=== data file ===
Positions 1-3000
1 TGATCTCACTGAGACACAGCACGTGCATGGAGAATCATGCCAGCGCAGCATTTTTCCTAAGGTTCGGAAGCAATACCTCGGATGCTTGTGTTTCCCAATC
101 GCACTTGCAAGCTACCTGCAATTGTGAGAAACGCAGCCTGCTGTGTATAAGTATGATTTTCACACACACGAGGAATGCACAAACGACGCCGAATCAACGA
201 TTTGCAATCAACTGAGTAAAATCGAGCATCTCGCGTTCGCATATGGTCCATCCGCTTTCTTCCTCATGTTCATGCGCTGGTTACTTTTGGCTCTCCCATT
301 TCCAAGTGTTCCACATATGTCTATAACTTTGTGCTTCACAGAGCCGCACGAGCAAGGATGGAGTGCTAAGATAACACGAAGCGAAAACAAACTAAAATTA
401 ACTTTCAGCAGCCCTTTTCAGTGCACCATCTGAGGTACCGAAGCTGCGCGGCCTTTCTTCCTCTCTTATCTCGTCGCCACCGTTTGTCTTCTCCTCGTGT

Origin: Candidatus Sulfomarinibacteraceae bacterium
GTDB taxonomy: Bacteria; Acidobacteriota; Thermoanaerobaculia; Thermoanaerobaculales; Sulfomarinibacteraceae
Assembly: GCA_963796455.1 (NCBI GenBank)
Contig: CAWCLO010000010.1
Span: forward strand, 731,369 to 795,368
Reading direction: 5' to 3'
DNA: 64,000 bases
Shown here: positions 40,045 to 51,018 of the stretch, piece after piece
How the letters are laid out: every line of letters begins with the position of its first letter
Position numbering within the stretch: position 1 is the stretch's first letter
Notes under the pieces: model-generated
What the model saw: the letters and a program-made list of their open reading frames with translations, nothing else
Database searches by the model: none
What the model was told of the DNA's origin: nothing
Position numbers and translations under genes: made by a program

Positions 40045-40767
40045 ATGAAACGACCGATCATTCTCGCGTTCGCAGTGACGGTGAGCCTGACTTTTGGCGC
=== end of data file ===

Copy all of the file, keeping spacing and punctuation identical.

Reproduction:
Positions 1-3000
1 TGATCTCACTGAGACACAGCACGTGCATGGAGAATCATGCCAGCGCAGCATTTTTCCTAAGGTTCGGAAGCAATACCTCGGATGCTTGTGTTTCCCAATC
101 GCACTTGCAAGCTACCTGCAATTGTGAGAAACGCAGCCTGCTGTGTATAAGTATGATTTTCACACACACGAGGAATGCACAAACGACGCCGAATCAACGA
201 TTTGCAATCAACTGAGTAAAATCGAGCATCTCGCGTTCGCATATGGTCCATCCGCTTTCTTCCTCATGTTCATGCGCTGGTTACTTTTGGCTCTCCCATT
301 TCCAAGTGTTCCACATATGTCTATAACTTTGTGCTTCACAGAGCCGCACGAGCAAGGATGGAGTGCTAAGATAACACGAAGCGAAAACAAACTAAAATTA
401 ACTTTCAGCAGCCCTTTTCAGTGCACCATCTGAGGTACCGAAGCTGCGCGGCCTTTCTTCCTCTCTTATCTCGTCGCCACCGTTTGTCTTCTCCTCGTGT

Origin: Candidatus Sulfomarinibacteraceae bacterium
GTDB taxonomy: Bacteria; Acidobacteriota; Thermoanaerobaculia; Thermoanaerobaculales; Sulfomarinibacteraceae
Assembly: GCA_963796455.1 (NCBI GenBank)
Contig: CAWCLO010000010.1
Span: forward strand, 731,369 to 795,368
Reading direction: 5' to 3'
DNA: 64,000 bases
Shown here: positions 40,045 to 51,018 of the stretch, piece after piece
How the letters are laid out: every line of letters begins with the position of its first letter
Position numbering within the stretch: position 1 is the stretch's first letter
Notes under the pieces: model-generated
What the model saw: the letters and a program-made list of their open reading frames with translations, nothing else
Database searches by the model: none
What the model was told of the DNA's origin: nothing
Position numbers and translations under genes: made by a program

Positions 40045-40767
40045 ATGAAACGACCGATCATTCTCGCGTTCGCAGTGACGGTGAGCCTGACTTTTGGCGC